Comments about ‘LDS Church, other faiths say same-sex marriage opposition not due to bigotry’

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Published: Monday, Feb. 10 2014 8:00 p.m. MST

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patriot
Cedar Hills, UT

why is it today that the LGBT community can protest and that's all fine and good but when Churches protest they get pounded by the media? It is wrong and it is pervasive throughout the media. The anti-Christian bigotry in this country is real ...it is ugly ...it is led by the media and supported by Democrats. Most of all it is anti-American because America is a Christian founded nation...like it or not!!

Ariz
Madison, AL

"It is offensive to equate the struggle of civil rights in the last two centuries with the current same gender marriage issue."

I think it is absurd to recycle the same arguments from those who opposed advancements in civil rights then criticize people for making comparisons between the gay rights and civil rights movement. The arguments proffered by those opposing gay rights are no different than those who argued against racial discrimination. The only thing that's changed is swapping out skin color with sexual orientation. To dismiss the comparison is to say those were really good arguments but they were just applied to the wrong issue.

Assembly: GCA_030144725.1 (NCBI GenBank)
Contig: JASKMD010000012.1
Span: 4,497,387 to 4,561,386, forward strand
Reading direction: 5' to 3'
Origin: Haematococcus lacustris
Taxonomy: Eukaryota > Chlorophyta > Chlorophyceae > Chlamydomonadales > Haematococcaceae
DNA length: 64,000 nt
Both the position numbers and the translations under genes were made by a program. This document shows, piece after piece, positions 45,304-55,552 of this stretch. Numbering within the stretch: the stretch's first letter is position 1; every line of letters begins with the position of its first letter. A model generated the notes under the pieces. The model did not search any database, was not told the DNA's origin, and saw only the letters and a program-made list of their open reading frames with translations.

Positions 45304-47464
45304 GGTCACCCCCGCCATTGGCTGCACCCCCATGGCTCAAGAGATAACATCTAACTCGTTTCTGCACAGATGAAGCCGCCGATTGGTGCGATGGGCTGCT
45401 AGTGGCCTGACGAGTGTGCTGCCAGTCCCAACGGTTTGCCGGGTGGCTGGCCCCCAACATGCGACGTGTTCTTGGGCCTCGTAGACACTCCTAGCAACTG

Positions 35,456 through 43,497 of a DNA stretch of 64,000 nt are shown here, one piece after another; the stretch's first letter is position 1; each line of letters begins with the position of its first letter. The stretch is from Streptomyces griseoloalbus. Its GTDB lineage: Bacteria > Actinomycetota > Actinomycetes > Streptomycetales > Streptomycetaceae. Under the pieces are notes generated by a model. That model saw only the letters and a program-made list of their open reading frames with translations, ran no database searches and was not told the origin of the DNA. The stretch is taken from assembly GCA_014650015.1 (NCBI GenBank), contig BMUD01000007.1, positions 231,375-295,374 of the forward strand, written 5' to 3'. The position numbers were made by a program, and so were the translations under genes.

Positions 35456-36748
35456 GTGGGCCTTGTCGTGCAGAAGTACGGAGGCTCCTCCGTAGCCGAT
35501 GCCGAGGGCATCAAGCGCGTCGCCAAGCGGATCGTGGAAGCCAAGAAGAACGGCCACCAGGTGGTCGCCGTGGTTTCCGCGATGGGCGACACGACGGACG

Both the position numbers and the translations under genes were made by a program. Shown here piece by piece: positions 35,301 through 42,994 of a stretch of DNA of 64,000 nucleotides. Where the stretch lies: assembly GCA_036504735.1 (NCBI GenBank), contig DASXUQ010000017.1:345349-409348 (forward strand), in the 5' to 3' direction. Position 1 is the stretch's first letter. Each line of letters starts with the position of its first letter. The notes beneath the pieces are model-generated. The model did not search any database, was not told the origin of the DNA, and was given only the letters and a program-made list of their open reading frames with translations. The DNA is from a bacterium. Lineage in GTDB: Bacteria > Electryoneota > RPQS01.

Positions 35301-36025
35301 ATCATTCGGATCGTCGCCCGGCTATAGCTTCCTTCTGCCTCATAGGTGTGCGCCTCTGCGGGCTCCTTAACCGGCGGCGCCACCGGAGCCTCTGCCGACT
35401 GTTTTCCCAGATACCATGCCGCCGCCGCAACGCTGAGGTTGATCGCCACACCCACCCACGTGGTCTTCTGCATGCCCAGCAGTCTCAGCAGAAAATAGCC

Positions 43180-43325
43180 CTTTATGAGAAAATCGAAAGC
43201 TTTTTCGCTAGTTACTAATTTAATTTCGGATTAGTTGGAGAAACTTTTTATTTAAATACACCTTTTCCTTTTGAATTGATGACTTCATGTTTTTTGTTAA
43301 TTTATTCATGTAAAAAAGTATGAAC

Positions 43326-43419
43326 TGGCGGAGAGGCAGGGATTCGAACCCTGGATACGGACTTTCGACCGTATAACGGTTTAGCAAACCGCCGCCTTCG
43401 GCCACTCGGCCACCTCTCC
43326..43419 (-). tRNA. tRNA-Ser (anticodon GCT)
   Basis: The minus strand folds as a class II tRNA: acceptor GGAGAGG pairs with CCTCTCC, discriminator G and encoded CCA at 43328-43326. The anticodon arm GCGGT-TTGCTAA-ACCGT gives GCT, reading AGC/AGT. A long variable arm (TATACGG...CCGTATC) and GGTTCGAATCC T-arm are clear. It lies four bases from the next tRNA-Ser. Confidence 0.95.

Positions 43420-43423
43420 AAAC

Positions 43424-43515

Gay rights may affect a smaller number of people. I see that as a sign of progress. It means we've learned lessons from what went on in the middle of the last century and before. Fewer people are effected by injustice as we move forward. Forgetting the lessons learned in the civil rights era is far more offensive than making apt comparisons.

Rebe
Herriman, UT

As an active LDS member, I believe that "marriage" is between a man and a woman. However, I cannot support a bill that denies rights to a minority based on my religious beliefs. If Civil Unions provided the same protections, rights, and responsibilities as marriage, the many homosexual people I know would be satisfied. One said to me, "I don't want to change the definition of marriage. I just want the same rights as those who marry, and Civil Unions do not provide that." Our Constitution protects minorities from being suppressed by the majority based on "beliefs." It isn't the other way around, as I've seen by many comments that say, "The majority voted and they said no to marriage for gay people." That is unequal and don't we believe in equality under the law? We may not agree with the lifestyle, but who are we to deny others their rights (don't we believe in free agency)? If the government weren't involved in marriage, this wouldn't even be an issue.

RedShirt
USS Enterprise, UT